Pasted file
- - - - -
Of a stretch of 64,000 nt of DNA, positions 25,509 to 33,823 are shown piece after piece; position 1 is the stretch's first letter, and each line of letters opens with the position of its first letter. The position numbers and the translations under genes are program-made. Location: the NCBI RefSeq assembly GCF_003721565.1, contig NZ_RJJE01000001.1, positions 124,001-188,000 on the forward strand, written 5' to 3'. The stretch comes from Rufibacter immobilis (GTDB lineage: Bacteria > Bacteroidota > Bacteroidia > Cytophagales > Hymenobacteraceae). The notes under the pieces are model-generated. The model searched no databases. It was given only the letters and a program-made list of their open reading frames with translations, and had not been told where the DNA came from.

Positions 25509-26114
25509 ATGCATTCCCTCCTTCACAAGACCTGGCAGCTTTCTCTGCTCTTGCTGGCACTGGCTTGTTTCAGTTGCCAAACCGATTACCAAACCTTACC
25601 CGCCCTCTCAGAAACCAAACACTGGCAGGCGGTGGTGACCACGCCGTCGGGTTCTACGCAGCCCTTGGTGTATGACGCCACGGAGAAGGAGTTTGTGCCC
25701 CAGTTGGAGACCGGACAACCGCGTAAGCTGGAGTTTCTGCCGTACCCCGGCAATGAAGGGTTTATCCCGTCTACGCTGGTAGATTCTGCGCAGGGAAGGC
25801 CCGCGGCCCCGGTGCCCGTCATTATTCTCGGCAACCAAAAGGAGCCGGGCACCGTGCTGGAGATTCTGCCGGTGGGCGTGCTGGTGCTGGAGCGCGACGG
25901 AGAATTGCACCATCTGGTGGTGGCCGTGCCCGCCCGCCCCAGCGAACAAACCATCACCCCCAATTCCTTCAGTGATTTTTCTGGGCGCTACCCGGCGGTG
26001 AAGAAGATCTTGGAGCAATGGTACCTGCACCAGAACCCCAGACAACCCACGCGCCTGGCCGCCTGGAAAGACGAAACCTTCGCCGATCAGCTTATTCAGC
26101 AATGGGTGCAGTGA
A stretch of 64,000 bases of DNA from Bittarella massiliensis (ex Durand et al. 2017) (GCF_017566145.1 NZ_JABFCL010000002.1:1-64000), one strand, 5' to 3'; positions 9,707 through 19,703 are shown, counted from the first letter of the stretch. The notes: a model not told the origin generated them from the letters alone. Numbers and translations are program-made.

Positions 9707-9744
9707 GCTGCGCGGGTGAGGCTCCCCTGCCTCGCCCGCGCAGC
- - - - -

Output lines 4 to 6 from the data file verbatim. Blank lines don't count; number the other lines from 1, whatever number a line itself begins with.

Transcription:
25601 CGCCCTCTCAGAAACCAAACACTGGCAGGCGGTGGTGACCACGCCGTCGGGTTCTACGCAGCCCTTGGTGTATGACGCCACGGAGAAGGAGTTTGTGCCC
25701 CAGTTGGAGACCGGACAACCGCGTAAGCTGGAGTTTCTGCCGTACCCCGGCAATGAAGGGTTTATCCCGTCTACGCTGGTAGATTCTGCGCAGGGAAGGC
25801 CCGCGGCCCCGGTGCCCGTCATTATTCTCGGCAACCAAAAGGAGCCGGGCACCGTGCTGGAGATTCTGCCGGTGGGCGTGCTGGTGCTGGAGCGCGACGG